Search | Directories | Reference Tools
UW Home > Discover UW > Student Guide > Course Catalog 

Instructor Class Description

Time Schedule:

Malcolm R Parks
COM 472
Seattle Campus

Empirical Approaches to Interpersonal Communication

Examination of theories and research on the development and deterioration of interpersonal relationships. Emphasis on the nature of interpersonal interaction, the role of language and nonverbal communication in relationships, functional and dysfunctional interaction patterns, and the dynamics of interpersonal networks.

Class description

Interpersonal communication is a particular kind of communication. It occurs when people respond to each other as individuals rather as members of groups or cultures. Interpersonal communication can occur in many settings—one-on-one relationships, the internet, organizations. Whatever the setting, true interpersonal communication is relatively rare. It takes time to achieve. It is usually something people work up to over time. Because of this, it usually occurs in our personal relationships. This is a class about how we achieve interpersonal communication and about how it can be lost. The class is organized around the lifecycle of interpersonal relationships— how they start, how they develop and are maintained, how they often run into difficulty and dissolve, and how they shape our lives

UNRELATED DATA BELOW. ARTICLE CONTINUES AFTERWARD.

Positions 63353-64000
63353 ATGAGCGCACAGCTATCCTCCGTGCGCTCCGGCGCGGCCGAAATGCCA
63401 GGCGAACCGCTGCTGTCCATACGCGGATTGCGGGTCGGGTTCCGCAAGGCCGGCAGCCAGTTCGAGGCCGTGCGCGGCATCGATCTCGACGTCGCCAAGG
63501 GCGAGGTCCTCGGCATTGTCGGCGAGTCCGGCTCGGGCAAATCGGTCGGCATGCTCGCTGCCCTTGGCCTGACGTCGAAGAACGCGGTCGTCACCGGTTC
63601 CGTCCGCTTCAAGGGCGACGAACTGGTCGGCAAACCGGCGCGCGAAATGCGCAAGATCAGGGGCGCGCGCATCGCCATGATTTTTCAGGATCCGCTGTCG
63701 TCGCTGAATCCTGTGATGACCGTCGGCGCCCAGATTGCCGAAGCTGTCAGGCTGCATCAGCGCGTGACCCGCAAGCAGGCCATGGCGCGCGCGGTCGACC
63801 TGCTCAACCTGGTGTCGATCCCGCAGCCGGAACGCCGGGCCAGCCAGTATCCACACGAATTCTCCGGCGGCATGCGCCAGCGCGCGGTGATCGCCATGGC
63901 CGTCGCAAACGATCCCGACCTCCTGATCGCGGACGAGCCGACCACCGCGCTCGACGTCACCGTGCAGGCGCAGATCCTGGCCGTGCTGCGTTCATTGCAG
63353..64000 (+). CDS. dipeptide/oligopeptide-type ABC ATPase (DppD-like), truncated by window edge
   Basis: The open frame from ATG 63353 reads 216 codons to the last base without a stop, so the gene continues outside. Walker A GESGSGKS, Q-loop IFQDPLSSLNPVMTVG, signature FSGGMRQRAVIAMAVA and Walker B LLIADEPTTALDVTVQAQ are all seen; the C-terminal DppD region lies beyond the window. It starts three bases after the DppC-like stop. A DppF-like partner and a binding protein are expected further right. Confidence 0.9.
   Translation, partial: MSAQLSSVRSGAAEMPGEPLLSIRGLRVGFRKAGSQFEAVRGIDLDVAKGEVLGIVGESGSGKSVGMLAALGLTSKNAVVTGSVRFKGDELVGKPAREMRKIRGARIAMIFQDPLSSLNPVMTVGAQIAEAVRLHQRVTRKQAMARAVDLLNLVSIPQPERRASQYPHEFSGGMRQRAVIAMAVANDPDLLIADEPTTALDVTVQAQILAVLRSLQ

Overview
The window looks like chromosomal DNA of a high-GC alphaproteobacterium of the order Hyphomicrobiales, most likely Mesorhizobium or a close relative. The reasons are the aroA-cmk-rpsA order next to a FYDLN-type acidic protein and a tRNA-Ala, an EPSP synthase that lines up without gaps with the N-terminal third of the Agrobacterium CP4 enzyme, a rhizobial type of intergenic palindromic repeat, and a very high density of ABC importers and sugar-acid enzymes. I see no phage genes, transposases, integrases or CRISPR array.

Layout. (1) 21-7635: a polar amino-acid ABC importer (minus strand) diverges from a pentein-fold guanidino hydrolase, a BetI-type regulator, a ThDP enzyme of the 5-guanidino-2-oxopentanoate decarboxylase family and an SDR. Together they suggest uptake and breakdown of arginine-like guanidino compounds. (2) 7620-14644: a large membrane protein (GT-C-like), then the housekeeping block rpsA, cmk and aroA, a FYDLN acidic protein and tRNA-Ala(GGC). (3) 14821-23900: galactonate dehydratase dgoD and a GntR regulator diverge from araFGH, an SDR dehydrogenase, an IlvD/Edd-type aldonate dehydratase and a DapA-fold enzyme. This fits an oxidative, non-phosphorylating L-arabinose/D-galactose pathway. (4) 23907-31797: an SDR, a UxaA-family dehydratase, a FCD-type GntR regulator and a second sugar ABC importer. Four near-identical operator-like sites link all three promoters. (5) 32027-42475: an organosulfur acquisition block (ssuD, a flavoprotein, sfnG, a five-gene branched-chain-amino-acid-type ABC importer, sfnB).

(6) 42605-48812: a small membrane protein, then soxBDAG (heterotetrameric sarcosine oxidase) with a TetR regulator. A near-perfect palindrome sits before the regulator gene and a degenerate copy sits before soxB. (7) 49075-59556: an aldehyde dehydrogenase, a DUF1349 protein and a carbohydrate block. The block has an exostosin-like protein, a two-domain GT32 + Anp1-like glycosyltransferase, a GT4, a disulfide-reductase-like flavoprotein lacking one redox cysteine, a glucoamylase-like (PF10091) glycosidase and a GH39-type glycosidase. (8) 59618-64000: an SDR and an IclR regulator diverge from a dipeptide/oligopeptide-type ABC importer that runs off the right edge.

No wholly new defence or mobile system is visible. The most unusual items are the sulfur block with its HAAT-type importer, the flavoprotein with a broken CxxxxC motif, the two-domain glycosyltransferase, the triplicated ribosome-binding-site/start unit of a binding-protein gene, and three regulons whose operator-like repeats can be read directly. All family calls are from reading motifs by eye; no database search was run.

Student learning goals

When you are finished, you should be able to:

• Distinguish interpersonal communication from other kinds of communication. • View individuals and relationships as communication • Describe the role played by personal relationships in the life of individuals, organizations, and societies. • Describe the way that communication changes as relationships develop and dissolve. • Apply theories of interpersonal communication to your own experience. • Use social network concepts to think creatively and critically. • Identify common patterns of dysfunctional interpersonal communication and suggest alternatives. • Engage in conflict with more productively—with both greater courage and thought. • Describe how relationships come apart and what commonly happens afterwards.

Our overarching goal in this class is help you see your own experience through the lens of a growing body of social scientific findings.

General method of instruction

Lecture / discussion

Recommended preparation

Com 202 or 270 encouraged Com 382 helpful

Class assignments and grading

Tests, short papers

The information above is intended to be helpful in choosing courses. Because the instructor may further develop his/her plans for this course, its characteristics are subject to change without notice. In most cases, the official course syllabus will be distributed on the first day of class.
Last Update by Malcolm R Parks
Date: 10/14/2011